Sunday, May 9, 2010

Baby Slippers + A Hooded Towel Tutorial

OK, so I've been saving a bunch of baby shoe/slipper tutorials and finally got the inspiration to make them when I realized we had the no-slip-grip-fabric at the shop. Silas is pulling himself up on everything like a champ, but sliding around like crazy in his socks, even ones with grips, they just don't stay put... so, onto the tutorials...
This was my first pair from the left over Monkey fabric I used for Silas' room/bedding. I can't find where I got the tutorial from, but it's almost identical to the tutorial from Stardust Shoes except the size of the shoe sole. This one was labeled for 12-18 months. Lo and behold, it's too tight for Silas' foot. So... I altered the sizes and shapes a bit to fit more like his Robeez, which as far as I'm concerned, are THE best infant shoes. Then I got the idea to turn the folds to the outside to add a little detail.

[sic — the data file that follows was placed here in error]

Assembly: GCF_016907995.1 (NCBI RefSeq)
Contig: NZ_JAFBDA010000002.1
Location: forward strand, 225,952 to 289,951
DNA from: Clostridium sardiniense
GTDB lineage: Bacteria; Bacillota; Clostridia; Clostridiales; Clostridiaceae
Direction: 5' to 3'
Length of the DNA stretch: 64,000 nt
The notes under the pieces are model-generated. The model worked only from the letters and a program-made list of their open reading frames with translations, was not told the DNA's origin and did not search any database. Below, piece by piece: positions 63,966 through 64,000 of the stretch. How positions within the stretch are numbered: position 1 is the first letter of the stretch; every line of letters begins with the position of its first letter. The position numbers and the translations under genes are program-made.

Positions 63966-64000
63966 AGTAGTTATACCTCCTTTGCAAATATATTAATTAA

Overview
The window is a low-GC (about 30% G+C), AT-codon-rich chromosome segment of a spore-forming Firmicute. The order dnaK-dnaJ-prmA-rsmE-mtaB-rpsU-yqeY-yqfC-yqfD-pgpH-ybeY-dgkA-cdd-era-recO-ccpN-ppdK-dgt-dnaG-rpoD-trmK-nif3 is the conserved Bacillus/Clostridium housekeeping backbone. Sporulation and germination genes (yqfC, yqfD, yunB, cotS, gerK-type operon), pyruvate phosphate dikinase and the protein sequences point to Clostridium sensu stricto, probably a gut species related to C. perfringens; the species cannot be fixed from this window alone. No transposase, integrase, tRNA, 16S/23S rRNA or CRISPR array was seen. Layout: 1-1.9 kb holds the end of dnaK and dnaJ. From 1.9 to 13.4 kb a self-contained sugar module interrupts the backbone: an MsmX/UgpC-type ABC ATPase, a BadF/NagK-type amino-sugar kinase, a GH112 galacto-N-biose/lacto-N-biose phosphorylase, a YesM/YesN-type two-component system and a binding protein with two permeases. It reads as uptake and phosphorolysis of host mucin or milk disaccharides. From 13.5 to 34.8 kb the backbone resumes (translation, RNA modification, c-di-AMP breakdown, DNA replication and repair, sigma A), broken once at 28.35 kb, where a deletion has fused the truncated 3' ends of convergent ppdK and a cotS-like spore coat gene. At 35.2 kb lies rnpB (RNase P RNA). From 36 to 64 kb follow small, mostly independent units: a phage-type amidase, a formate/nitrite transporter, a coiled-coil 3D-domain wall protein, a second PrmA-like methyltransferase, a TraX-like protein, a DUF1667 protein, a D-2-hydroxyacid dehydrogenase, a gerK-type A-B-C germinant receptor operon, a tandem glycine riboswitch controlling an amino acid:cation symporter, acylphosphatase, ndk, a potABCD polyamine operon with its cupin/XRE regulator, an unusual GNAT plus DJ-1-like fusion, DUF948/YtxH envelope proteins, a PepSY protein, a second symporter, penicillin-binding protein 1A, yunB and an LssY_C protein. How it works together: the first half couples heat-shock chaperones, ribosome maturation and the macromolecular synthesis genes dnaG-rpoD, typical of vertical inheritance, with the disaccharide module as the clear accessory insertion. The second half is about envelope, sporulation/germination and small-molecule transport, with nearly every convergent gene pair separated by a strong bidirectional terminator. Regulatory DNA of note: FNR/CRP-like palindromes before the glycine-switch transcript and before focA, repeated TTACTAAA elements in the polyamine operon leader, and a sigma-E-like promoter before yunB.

I also did a zigzag stitch around the inside before tuning them, but I thought they looked cute even like this... I may have to come up with a way to make slippers like this now...

So, this is the pair Silas is currently wearing, I mean as we speak... They have flannel on the inside and a thin fusible lining, and even without socks, his feet stay warm and NO MORE SLIPPING! But I did mess up, I put the monkeys on the wrong toes... woops, I wanted them facing inwards like on the first pair, but I forgot to look before I sewed them on... dang. I will be making more of these for sure, they take about an hour or so.